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Norway Elections

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NEWS
September 12, 1989 | From Associated Press
Norwegians on Monday dealt the governing Labor Party its worst election setback since World War II, according to partial returns, but Prime Minister Gro Harlem Brundtland indicated that she will fight to stay on. That would force the opposition to try to oust her in a no-confidence vote when the new Parliament convenes Oct. 2. According to projections from nearly 76% of the ballots cast, Labor lost 7.5% of the support it won in 1985 elections to wind up Monday with 33.3% of the vote.
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NEWS
September 11, 2001 | From Times Wire Reports
Shunned by voters weary of high taxes in a nation rich from oil, the ruling Labor Party suffered its worst election showing in 77 years. With 98% of the vote counted, no party emerged with a majority in the legislature, setting off a scramble to forge alliances to possibly force the Labor government from power. Nevertheless, Prime Minister Jens Stoltenberg said he was prepared to remain in office until he could determine whether Labor's policies have support in parliament.
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NEWS
September 16, 1997 | From Times Wire Reports
After the middling support his Labor Party received in national elections, Prime Minister Thorbjorn Jagland said that he will step down Oct. 13, once the national budget is presented. His Labor government will probably go with him. With 90.1% of the vote counted, Labor was the leading party, but its 34.8% was less than Jagland had wanted in order to continue in office.
NEWS
September 16, 1997 | From Times Wire Reports
After the middling support his Labor Party received in national elections, Prime Minister Thorbjorn Jagland said that he will step down Oct. 13, once the national budget is presented. His Labor government will probably go with him. With 90.1% of the vote counted, Labor was the leading party, but its 34.8% was less than Jagland had wanted in order to continue in office.
NEWS
November 29, 1994 | TYLER MARSHALL, TIMES STAFF WRITER
In a move heavy with significance for both Norway and the drive toward a united Europe, Norwegians voting in a national referendum Monday narrowly rejected membership in the European Union. With 94% of the vote counted, Norwegians were saying "no" by a slim 52.6% to 47.4%. The result was virtually a repeat of a referendum held on the same issue 22 years ago.
NEWS
September 11, 2001 | From Times Wire Reports
Shunned by voters weary of high taxes in a nation rich from oil, the ruling Labor Party suffered its worst election showing in 77 years. With 98% of the vote counted, no party emerged with a majority in the legislature, setting off a scramble to forge alliances to possibly force the Labor government from power. Nevertheless, Prime Minister Jens Stoltenberg said he was prepared to remain in office until he could determine whether Labor's policies have support in parliament.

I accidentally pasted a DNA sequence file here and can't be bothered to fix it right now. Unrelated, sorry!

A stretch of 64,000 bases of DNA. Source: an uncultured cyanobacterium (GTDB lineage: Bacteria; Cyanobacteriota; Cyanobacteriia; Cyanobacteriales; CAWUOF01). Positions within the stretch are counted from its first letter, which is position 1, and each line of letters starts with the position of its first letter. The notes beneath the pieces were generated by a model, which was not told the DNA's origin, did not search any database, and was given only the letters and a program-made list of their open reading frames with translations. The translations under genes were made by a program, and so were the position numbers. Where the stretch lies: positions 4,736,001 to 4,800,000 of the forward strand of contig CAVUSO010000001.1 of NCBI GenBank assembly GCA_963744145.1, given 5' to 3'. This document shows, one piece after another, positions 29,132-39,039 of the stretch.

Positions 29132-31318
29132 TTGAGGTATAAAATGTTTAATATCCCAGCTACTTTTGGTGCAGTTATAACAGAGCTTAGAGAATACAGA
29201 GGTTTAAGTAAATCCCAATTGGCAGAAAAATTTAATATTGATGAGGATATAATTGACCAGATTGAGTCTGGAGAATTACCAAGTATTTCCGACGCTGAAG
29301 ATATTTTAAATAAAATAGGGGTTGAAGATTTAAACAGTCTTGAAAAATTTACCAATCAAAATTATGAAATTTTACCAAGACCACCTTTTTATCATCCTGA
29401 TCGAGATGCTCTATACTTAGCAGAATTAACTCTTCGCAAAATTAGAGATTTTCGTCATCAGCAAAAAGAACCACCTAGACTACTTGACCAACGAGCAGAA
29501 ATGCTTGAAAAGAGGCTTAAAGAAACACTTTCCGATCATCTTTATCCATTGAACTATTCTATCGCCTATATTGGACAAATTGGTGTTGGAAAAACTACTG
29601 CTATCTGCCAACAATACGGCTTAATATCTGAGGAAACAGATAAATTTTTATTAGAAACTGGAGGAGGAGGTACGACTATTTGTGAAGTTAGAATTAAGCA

NEWS
September 10, 1985
Prime Minister Kare Willoch's three-party coalition managed a one-seat victory over the leftist opposition in Norway's elections. It was the first time that a Conservative Party leader has won a second term as prime minister in this century. Willoch's coalition won 78 seats in the 157-seat Parliament to 77 for the alliance of three leftist parties led by Gro Harlem Brundtland's Labor Party. The two other seats were won by the anti-tax Progress Party.
WORLD
July 28, 2011 | By Edmund Sanders, Los Angeles Times
The sandy-haired young man runs his finger over an orange wristband with the word "Utoya," a leftover ID bracelet from the Labor Party youth camp where 68 people, mostly teenage activists, were gunned down last week. "I can't take it off," Vegard Groslie Wennesland says softly, seated at a cafe in central Oslo where broken glass was still being cleared from the separate car bombing that terrorism suspect Anders Behring Breivik also admits to committing. Tragedy is transforming the lives of young Norwegians — and in many cases, such as that of the 27-year-old Workers' Youth League member, strengthening their resolve.
NEWS
November 29, 1994 | TYLER MARSHALL, TIMES STAFF WRITER
In a move heavy with significance for both Norway and the drive toward a united Europe, Norwegians voting in a national referendum Monday narrowly rejected membership in the European Union. With 94% of the vote counted, Norwegians were saying "no" by a slim 52.6% to 47.4%. The result was virtually a repeat of a referendum held on the same issue 22 years ago.
NEWS
September 12, 1989 | From Associated Press
Norwegians on Monday dealt the governing Labor Party its worst election setback since World War II, according to partial returns, but Prime Minister Gro Harlem Brundtland indicated that she will fight to stay on. That would force the opposition to try to oust her in a no-confidence vote when the new Parliament convenes Oct. 2. According to projections from nearly 76% of the ballots cast, Labor lost 7.5% of the support it won in 1985 elections to wind up Monday with 33.3% of the vote.
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